The Solo Snowbird
The Solo Snowbird
Solo snowbirds are somewhat rare, with their own unique needs, including housing that is just enough space, but not too much; a winter home where it's reasonably easy to navigate to their destination, seeking places where they are more likely to feel safe and either already know people or can easily make new friends.
There are several categories of solo snowbirds. It could be they are solo due to divorce or the loss of a spouse / partner. Or their spouse is not yet retired and unable to accompany them full time. Whatever the reason, solo birds are generally strong and independent by nature.
First time solo snowbirds new to an area should consider staying at a property with amenities such as a community pool, club house and / or fitness or rec room; joining local groups or meet-ups and engaging in activities where it's more likely to meet friends. Returning solo snowbirds have an advantage of reconnecting with past friends and being familiar with their warm climate community. Yes, it can be daunting, but many solo snowbirds have made it a top priority to return to their warm weather homes where they have a special place within the community.
Solo snowbirds have to be more outgoing and typically:
--Consider themselves self-sufficient and are accustomed to being solo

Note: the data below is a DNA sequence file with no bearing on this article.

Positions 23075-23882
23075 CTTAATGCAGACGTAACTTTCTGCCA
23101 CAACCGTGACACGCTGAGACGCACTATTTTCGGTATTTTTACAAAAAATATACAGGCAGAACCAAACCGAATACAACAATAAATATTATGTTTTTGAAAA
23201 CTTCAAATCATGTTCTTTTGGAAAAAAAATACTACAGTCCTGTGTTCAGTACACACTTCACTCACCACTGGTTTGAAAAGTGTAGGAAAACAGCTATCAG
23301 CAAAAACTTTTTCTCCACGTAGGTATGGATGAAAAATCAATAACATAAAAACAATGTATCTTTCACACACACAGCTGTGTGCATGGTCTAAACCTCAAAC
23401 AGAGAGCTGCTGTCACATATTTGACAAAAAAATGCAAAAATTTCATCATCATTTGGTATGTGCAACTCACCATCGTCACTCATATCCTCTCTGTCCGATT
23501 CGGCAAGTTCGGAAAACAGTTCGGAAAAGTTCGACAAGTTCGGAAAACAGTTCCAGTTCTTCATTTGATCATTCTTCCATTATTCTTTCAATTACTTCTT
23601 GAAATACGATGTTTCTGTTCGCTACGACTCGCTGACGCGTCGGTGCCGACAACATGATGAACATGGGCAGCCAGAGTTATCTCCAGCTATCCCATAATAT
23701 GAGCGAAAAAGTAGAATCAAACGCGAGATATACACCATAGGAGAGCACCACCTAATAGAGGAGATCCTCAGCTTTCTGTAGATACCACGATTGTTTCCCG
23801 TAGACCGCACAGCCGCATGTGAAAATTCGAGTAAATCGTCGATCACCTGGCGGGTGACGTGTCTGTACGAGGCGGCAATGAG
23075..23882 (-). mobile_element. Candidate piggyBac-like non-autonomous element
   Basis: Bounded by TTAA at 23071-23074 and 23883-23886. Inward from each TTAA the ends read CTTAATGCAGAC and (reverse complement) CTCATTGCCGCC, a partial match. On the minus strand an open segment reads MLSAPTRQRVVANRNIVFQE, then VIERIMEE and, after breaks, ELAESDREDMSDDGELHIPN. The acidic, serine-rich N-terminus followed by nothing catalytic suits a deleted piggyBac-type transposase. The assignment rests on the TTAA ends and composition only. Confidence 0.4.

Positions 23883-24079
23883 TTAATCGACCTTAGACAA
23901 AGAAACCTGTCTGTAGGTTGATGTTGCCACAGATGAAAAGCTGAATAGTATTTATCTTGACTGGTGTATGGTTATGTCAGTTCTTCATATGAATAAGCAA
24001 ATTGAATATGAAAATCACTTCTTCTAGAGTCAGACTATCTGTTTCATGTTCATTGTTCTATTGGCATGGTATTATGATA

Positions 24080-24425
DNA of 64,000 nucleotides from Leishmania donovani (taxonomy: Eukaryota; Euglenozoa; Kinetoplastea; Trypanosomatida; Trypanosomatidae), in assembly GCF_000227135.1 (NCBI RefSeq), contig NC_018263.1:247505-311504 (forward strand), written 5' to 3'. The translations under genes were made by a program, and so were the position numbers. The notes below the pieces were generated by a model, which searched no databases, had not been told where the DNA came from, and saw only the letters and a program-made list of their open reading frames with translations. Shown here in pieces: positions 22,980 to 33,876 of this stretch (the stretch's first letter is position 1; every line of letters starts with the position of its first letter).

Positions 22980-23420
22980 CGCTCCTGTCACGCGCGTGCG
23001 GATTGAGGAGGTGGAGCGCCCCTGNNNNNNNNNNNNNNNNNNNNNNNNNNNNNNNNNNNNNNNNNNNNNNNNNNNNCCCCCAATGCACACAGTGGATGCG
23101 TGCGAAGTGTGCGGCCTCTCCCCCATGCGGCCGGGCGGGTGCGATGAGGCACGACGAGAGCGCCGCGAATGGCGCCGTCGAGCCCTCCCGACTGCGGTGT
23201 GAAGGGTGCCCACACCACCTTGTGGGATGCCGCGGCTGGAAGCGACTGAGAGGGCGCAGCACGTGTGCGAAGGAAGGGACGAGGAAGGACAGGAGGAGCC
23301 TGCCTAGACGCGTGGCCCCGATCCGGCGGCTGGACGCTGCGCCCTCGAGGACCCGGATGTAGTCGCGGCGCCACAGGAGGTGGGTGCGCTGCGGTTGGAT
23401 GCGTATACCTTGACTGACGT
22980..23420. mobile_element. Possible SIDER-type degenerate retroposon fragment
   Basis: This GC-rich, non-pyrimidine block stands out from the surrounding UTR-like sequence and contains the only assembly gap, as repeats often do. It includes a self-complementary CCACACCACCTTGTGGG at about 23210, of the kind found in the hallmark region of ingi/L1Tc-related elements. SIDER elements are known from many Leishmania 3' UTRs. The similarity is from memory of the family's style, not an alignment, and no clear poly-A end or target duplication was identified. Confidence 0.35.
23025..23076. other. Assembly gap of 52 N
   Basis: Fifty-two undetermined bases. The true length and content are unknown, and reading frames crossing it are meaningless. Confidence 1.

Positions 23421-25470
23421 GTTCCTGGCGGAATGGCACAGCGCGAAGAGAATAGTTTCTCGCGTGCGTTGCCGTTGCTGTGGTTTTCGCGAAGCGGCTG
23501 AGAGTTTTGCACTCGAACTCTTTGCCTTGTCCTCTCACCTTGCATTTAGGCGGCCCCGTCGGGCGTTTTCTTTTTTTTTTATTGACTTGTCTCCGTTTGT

--Have a well thought out "Plan B" for issues that may arise while they are away. As an example, they have a loved one who can help them if needed in case of an emergency such as illness or injury
--Purchase travel insurance in case they cannot make it to their warm weather destination due to accident or illness
--Actively make social plans with their warm climate neighbors: shopping, movies, lunches, dinners, gatherings, and more
--Invite their loved ones to visit their southern home
--Stay in contact with their loved ones from home on a regular basis and/or their trusted warm weather neighbors
--Avoid driving through large metropolitan areas during heavy traffic by taking alternate routes and/or driving through these areas very early or later in the day
--Make use of collapsible canvas wagons and pet strollers to carry pets and essentials
--Bring pee pads and baby pens for their pet/s to reduce the need to go outside after dark
--Appreciate the kind gestures and thoughtfulness of their neighbors
How to reach out to a solo snowbird:
--If you don't already know a solo snowbird neighbor by name, take time to introduce yourself and get acquainted
--Offer to take their trash out to the dumpster
--Invite them to a dinner in, an evening out, lunch or an afternoon movie
--Inquire if there's anything they need from the grocery if you're already going out
--Ask if they would like a ride to drive together if attending the same event
--Loved ones from home can make a solo snowbird's day by sending a gift card to a local movie theater or restaurant
"You never really travel alone, the world is full of friends waiting to get to know you"